As I watch Whitney squirm, there’s symbolism there for me regarding the Charleston franchise. Here’s a show that launched with the premise of an “all boys club.” As we see, the plan was always to have supporting characters, the women who fawn over these boys…plus the few who give the guys guff (“Wendies” to the Peter Pans) and say it’s time they grow up. The latter (Cameran Eubanks in particular) was always a step in the right direction while the former was problematic. In 4 short years however, a seismic cultural shift took place and here we are amidst the #MeToo and #TimesUp movements of 2018. While feminist writers and the more astute critical observers turned Southern Charm over analytically, grappling with discussion points in 2014, they became more vocal in 2017 when an episode brought the phrase “rape culture” to one progressive recapper’s popular column: http://www.vulture.com/2017/06/southern-charm-recap-season-4-episode-11.html.

Brian Moylan of Vulture questioned the aggressive behavior of Shep Rose towards a new female Charmer named Chelsea. It remains debatable whether the recapper (as well as his readers and select viewers) came down too harshly on Shep. Perhaps, again, editing was mainly to blame. When I brought up the episode in question to a network employee several months ago, his terse and defensive response was: “You got some bad information, Shira.”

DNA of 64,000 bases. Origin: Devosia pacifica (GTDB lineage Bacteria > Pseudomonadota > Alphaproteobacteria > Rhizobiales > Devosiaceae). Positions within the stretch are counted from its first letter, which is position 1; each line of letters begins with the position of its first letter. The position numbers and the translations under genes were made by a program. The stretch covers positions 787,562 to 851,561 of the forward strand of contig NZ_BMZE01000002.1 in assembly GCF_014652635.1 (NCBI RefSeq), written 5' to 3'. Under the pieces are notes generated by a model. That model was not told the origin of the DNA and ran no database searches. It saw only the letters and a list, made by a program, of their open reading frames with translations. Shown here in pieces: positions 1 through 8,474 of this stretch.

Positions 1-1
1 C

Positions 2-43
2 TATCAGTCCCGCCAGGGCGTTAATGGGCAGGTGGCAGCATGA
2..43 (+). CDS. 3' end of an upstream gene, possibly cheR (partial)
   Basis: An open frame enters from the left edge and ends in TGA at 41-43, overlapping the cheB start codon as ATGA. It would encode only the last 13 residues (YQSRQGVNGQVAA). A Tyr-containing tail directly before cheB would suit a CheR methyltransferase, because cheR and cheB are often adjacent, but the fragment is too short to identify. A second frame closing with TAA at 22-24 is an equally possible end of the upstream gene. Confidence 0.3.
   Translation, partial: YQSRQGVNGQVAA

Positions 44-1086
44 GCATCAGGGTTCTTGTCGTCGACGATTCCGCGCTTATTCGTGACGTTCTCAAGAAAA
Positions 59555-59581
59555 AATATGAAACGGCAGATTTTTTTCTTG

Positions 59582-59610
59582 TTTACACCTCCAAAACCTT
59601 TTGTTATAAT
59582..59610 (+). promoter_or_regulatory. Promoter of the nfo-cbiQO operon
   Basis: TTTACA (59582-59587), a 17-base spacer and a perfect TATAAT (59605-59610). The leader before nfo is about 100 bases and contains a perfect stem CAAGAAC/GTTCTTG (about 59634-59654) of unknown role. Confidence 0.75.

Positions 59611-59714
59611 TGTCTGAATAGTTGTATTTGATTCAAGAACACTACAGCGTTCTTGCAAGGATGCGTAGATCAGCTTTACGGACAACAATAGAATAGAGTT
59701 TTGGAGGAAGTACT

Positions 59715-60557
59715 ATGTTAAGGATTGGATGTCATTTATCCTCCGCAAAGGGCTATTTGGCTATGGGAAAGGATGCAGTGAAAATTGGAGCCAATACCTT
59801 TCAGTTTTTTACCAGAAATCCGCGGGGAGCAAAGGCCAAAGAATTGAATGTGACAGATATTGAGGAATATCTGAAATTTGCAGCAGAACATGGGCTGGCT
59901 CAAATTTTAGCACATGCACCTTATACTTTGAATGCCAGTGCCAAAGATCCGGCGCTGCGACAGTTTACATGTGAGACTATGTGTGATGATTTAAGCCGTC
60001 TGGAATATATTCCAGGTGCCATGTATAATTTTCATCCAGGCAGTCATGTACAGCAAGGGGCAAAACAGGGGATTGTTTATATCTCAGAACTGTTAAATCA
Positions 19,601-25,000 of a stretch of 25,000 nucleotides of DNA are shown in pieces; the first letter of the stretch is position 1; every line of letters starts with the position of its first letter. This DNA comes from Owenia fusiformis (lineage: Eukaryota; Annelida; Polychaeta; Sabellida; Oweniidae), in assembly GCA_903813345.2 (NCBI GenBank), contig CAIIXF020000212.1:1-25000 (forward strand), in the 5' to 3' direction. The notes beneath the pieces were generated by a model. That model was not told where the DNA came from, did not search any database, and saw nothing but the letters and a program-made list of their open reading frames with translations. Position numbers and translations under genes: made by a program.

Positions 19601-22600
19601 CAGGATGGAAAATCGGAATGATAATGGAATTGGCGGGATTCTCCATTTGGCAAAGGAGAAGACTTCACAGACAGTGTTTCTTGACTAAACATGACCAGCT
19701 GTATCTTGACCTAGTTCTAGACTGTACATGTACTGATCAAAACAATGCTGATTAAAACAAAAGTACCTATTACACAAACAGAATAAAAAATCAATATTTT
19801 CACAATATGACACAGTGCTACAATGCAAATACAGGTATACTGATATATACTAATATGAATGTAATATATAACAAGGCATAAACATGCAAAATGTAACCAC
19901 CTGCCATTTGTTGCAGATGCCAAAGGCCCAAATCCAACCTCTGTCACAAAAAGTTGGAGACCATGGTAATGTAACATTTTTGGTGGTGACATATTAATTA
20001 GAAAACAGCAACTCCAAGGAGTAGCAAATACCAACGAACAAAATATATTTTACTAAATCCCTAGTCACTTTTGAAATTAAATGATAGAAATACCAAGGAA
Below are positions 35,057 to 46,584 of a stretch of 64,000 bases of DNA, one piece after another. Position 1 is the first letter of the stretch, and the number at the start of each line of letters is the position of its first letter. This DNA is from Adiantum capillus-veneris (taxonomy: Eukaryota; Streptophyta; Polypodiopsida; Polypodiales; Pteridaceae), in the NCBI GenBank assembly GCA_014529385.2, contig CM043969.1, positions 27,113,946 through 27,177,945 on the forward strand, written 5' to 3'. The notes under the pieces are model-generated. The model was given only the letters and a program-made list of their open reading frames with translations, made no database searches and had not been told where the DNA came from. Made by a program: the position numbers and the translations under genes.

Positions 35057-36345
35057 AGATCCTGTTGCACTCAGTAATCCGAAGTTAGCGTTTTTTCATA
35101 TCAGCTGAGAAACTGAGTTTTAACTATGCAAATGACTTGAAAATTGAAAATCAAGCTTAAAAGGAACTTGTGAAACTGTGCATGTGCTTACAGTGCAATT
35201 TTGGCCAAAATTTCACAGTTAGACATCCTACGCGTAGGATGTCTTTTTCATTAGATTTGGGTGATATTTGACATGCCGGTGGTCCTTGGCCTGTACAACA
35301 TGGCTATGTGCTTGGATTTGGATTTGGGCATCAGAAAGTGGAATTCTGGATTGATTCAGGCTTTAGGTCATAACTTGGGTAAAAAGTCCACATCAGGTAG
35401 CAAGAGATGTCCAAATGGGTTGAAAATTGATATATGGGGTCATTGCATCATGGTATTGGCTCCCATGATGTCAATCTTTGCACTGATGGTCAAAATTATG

The employee’s implication was that Moylan had sized up the situation incorrectly in his analysis.  Furthermore, he seemed to be cautioning me, I should not be weighing in on a recapper’s analysis in my own Huffington Post column (although at that point, it was too late: https://www.huffingtonpost.com/entry/boys-will-be-boys-and-so-we-have-relationshep-bravo_us_5a10d636e4b0e6450602ebb0) and perpetuating myths. Regardless, the editing certainly welcomed opinions and observations. If those sentiments were entirely unwarranted, show editors should be fired rather than writers blamed for their scrutiny of what aired.

This season, I have softened my judgement of Shep without discrediting Moylan’s recap or negating what Chelsea may have expressed. I just feel that now, at the start of Season 5, he is showing a more sensitive, compassionate and considerate side. Perhaps it is remorse, regret…repentance (?) for the debatable debacle of last season. Or maybe he is a more “woke” individual today…That said, the key word for last season’s conundrum is “editing” and the questions are: Can we trust our perception of what went down on camera? How much of what transpired wasn’t included and was anything “left on the cutting room floor”?

In the case above, it also became an issue of potentially not believing a woman’s account of feeling violated. We never want to discredit a woman’s feelings in this regard, so the issue of what was shown versus what wasn’t (potentially) only complicated matters.

This type of thing always opens up the floodgates for heated argument. Bravo and Southern Charm’s production company Haymaker can be angry at me for exploring things and feeling perplexed, but ultimately, they’ve left a lot open to audience and journalistic interpretation. It should be known that I remain riveted to the show. I find the drama compelling. But yes, an integral aspect of what keeps me rooted to Southern Charm is waiting for the women to flip the script.